Sunday, March 15, 2015

Chest Pain: What do you see on the ECG?

I saw this ECG, knowing only that there was a chief complaint of chest pain:
What do you see?

I thought: "This looks like it could be an acute inferior MI."   This is because of the extremely subtle ST elevation in lead III, Q-wave in lead III, biphasic T-wave in aVF, and reciprocal subtle ST depression in aVL.

I went to find the providers because I thought this ECG is so subtle that it could easily be missed by anyone.

Here was the history:

A male in his 40s was eating a heavy meal when he developed "sharp" midsternal non-radiating chest pain of 10/10 severity.  Then he vomited and his pain decreased to 1/10.   About 20 hours later, his pain remained 1/10 and he presented to the ED because a friend suggested he should.  Exam was normal.

His pain resolved with both a nitro and an antacid.

Indeed, the ECG had been read as "no evidence of ischemia" by several providers.

After pain resolution, another ECG was recorded:
ST elevation and Depression is almost completely resolved. The probability of MI is increased.

The interpretation remained "no evidence of ischemia."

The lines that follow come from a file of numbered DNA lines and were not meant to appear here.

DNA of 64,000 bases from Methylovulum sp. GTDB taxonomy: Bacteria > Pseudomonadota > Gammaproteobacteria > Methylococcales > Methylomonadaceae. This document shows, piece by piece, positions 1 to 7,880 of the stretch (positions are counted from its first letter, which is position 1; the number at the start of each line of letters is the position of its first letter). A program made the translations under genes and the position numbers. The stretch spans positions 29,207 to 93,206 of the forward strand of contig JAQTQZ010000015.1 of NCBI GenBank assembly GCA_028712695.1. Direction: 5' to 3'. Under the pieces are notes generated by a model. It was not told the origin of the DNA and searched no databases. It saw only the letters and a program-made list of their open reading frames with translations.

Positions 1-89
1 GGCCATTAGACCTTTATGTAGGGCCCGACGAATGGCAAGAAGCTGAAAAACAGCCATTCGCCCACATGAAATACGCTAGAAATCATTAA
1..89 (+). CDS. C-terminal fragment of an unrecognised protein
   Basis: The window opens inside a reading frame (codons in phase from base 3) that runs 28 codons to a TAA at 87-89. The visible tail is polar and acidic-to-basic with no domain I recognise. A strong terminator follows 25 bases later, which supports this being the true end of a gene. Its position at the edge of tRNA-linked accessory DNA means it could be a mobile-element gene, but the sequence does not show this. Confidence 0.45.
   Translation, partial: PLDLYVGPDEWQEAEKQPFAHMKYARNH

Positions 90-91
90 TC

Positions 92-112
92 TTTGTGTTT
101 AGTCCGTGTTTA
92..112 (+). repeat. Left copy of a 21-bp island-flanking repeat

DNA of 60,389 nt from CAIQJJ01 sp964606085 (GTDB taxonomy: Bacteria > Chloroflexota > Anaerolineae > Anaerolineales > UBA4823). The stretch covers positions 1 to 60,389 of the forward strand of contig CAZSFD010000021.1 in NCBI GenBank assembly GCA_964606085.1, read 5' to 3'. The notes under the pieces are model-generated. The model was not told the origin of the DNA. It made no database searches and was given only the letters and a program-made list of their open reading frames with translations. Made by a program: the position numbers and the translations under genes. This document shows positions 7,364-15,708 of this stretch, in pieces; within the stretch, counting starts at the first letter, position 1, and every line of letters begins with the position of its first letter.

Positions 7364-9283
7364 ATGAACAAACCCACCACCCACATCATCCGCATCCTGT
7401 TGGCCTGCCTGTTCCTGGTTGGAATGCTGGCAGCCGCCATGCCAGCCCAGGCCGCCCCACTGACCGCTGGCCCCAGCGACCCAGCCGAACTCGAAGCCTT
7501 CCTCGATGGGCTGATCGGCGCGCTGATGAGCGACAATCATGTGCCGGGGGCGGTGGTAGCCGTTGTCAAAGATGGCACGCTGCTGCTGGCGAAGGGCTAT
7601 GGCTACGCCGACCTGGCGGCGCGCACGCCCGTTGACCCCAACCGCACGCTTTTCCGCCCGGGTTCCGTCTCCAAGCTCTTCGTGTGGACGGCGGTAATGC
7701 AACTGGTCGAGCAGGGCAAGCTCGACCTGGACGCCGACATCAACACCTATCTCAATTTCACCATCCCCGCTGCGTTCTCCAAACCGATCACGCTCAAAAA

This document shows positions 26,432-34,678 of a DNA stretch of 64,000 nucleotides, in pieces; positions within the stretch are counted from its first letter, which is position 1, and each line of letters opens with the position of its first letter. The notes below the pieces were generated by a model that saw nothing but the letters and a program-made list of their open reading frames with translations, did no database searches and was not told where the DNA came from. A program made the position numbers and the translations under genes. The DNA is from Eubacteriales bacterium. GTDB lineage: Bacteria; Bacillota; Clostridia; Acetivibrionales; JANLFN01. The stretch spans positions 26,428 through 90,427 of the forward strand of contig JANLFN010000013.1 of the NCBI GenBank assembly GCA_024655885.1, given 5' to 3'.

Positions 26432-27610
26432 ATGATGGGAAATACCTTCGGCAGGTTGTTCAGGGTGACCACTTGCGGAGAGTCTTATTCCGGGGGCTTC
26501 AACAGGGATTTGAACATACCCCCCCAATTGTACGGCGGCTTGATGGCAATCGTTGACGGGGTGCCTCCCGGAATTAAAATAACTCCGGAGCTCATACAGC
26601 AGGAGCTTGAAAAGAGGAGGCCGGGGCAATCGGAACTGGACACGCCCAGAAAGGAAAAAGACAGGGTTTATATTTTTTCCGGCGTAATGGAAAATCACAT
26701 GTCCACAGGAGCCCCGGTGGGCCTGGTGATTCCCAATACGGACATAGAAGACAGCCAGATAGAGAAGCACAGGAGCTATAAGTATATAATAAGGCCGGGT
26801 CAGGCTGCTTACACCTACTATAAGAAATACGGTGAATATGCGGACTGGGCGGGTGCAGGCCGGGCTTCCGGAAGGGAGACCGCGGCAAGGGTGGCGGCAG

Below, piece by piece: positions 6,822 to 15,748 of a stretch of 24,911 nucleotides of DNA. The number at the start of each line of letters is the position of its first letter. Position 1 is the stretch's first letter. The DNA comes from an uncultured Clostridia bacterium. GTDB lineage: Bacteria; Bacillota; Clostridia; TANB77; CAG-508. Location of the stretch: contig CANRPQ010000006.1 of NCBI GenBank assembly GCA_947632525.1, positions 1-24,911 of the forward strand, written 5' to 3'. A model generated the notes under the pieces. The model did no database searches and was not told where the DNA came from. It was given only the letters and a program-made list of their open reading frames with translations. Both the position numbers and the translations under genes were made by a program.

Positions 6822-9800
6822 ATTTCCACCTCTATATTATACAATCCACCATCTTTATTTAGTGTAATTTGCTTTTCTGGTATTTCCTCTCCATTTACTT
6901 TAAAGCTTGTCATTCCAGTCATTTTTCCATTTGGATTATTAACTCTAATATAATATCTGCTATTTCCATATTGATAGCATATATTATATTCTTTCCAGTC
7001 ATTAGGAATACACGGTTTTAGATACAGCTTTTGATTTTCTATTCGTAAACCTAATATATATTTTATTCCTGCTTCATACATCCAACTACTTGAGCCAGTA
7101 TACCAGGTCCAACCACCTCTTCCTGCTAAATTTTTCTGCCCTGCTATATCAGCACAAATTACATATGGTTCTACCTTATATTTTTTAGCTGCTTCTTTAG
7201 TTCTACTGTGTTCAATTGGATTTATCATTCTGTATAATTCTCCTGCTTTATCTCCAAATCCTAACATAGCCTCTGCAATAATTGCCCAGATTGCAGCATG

His initial troponin returned elevated at 0.746 ng/mL (99% cutoff, 0.030).  

He was appropriately treated for NonSTEMI.  He remained pain free, so no emergent cath was necessary.  10 hours later, this ECG was recorded:
Significant evolution of deeper T-wave inversion is present in inferior leads, diagnostic of inferior NonSTEMI.

The angiogram showed a 95% mid-RCA lesion that was stented.


There are many NonSTEMIs that truly have normal or non-diagnostic ECGs, but there are also many that are read as negative when they are at least highly suggestive of ischemia.

In this case, the initial troponin was positive and the diagnosis therefore should not be in doubt.  

Which begs the question: Would more accurate interpretation of the ECG add any value?

I believe the answer is yes.

1. If recognized, it can heighten your suspicion of NonSTEMI and help prevent a missed MI.  The troponin might be negative (not in this case) and you might send such a patient home.  It has happened!  And unstable angina still exists, despite rumors of its demise.

2. If immediately recognized, it can speed the evaluation and disposition.  This patient, even if he had had a negative initial troponin, should not be admitted to "observation," but rather should be an inpatient.  You can order that inpatient bed right away.

3. Immediate recognition facilitates more rapid use of nitro, a P2Y12 inhibitor, and use of anti-thrombotics such as heparin.

4. In a patient with ongoing, refractory chest pain, such an ECG tells you that it is most likely ACS and puts you on notice that more rapid angiography may be necessary if symptoms cannot be resolved medically.

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